All were most impressed indeed, and looked at one another with a level of delight.
As he'd removed his cloak he'd taken out the several letters given him earlier by Liana, and now he examined them and smiled.
"Who are they from?" asked Marvilion.
"They are from the Shire. Ah, here is the one from the Lord Samwise!" He set it aside, desiring the best for last. He recognized the scholarly hand of Fredegar Bolger, and opened that one first. Elise came out of the small parlor which had housed Samwise Gamgee when he lived in this house and which was now her private place where she worked on her own projects, as she had begun taking up embroidery herself, inspired by Miriel and the Queen, and she now leaned down to kiss him and then settled at his feet, her embroidery frame in her hand.
Realizing all intended to know the content of his letters, he made a show of giving a great sigh. "All right," he said, "this is from the Lord Frodo's cousin Fredegar Bolger, who would not come away from the Shire with him when he left before, staying to make it appear the rest were still there in the isolation of the house in Crickhollow in Buckland, near the gate to the Old Forest."
Having heard this, the youths all sat quietly to listen to the letter.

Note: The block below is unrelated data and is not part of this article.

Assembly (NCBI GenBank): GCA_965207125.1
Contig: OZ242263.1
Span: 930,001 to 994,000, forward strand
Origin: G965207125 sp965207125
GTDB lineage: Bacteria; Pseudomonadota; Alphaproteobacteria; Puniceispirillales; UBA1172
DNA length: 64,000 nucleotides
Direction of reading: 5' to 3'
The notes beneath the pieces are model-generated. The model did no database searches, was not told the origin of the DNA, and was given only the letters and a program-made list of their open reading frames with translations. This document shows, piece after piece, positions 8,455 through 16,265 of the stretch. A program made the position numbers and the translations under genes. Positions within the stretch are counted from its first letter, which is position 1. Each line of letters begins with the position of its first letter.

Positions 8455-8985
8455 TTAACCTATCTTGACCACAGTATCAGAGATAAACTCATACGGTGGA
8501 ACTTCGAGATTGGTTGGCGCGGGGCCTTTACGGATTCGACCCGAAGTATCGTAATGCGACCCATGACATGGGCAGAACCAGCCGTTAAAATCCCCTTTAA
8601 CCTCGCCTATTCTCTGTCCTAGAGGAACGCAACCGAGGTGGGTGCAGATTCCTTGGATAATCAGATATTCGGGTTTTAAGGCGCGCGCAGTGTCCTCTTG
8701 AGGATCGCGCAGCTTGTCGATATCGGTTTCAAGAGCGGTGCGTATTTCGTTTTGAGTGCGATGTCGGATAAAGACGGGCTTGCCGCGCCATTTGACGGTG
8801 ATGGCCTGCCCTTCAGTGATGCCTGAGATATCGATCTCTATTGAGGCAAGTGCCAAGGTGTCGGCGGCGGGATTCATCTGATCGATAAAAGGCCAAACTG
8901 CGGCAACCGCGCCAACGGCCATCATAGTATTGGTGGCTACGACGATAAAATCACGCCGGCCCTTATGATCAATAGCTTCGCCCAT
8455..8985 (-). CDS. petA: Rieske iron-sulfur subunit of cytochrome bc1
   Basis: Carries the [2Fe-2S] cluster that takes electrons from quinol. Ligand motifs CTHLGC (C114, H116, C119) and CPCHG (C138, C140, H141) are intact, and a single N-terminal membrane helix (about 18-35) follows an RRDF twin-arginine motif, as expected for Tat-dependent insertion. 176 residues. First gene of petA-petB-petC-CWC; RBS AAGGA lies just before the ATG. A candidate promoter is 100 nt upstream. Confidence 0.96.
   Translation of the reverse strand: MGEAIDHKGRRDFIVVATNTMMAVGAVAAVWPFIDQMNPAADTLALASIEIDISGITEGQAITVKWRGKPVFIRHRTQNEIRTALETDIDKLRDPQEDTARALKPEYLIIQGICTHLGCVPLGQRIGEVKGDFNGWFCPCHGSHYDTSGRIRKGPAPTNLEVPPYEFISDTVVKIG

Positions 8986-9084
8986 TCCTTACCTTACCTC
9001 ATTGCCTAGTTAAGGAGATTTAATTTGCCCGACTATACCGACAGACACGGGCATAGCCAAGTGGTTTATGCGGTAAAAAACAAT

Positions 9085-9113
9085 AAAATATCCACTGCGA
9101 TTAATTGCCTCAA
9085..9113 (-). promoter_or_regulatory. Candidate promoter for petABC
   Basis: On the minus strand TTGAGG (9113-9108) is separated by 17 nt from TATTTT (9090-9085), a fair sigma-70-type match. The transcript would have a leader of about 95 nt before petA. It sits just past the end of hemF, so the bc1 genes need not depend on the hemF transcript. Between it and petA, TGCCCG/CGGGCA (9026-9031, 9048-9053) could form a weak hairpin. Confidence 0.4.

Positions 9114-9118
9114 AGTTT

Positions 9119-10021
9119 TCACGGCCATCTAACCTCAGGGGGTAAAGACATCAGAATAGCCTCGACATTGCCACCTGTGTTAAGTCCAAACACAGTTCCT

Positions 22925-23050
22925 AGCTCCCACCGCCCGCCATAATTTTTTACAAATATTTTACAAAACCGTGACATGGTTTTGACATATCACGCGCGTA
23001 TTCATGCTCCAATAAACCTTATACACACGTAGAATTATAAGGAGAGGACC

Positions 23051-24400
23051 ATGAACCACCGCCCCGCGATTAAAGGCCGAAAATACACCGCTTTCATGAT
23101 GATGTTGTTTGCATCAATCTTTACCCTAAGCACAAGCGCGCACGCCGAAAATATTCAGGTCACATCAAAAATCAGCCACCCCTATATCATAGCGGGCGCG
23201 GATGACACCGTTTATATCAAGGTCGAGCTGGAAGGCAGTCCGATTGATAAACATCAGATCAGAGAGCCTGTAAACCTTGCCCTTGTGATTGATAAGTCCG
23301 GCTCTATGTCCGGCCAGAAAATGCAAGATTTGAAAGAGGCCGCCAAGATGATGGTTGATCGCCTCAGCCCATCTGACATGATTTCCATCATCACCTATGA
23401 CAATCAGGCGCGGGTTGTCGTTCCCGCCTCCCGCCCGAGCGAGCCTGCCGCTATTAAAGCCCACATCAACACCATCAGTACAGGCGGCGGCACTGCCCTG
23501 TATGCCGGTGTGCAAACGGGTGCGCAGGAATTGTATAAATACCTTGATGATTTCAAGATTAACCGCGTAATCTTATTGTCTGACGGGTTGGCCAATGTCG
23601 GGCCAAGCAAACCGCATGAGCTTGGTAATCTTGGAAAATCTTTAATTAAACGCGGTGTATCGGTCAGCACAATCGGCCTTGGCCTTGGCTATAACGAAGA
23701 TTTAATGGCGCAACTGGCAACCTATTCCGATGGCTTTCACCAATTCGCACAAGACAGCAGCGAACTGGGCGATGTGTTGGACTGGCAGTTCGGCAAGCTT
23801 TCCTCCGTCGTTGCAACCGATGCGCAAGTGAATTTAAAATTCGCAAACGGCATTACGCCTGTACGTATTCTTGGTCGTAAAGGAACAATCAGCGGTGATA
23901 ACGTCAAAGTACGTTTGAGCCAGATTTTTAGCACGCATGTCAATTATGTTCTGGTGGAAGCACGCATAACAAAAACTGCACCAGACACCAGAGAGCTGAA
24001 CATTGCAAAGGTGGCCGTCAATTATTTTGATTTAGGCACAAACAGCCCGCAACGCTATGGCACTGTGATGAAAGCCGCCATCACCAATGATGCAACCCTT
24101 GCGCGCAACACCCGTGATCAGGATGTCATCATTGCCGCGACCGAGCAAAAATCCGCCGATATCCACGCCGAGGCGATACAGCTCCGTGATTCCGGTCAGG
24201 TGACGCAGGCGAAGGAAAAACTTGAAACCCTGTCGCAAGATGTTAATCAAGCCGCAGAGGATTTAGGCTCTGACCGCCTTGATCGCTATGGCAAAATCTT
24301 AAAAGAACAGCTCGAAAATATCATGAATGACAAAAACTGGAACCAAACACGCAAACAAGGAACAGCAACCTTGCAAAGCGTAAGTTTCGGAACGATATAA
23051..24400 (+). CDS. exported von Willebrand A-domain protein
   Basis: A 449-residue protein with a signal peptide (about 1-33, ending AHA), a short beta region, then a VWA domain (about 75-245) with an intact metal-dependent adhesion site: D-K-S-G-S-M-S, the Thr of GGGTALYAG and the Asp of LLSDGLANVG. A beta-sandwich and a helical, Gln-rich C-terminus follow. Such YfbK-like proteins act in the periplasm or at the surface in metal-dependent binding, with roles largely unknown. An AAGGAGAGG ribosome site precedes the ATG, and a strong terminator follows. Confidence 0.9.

Dear Master Ruvemir and Mistress Elise,
Melilot and I send you greetings from the Shire, where we are doing very well since our marriage in April. I read your description of your marriage with great interest. Frodo, Sam, Merry, and Pippin have, of course, described the Lord King Strider to me in detail, and I have read Frodo's descriptions of their experiences with him in the Red Book as he wrote it, so I feel as if I know him myself. I rejoice that he chose to wed the two of you to one another. I only wish Frodo had been here to marry the two of us to one another as he did for Sam and Rosie. No, I'll be honest, I simply wish my dear cousin had been here to see it at all. This was one time we chose to have Saradoc Brandybuck perform the marriage rather than Will Whitfoot--after all, he's family.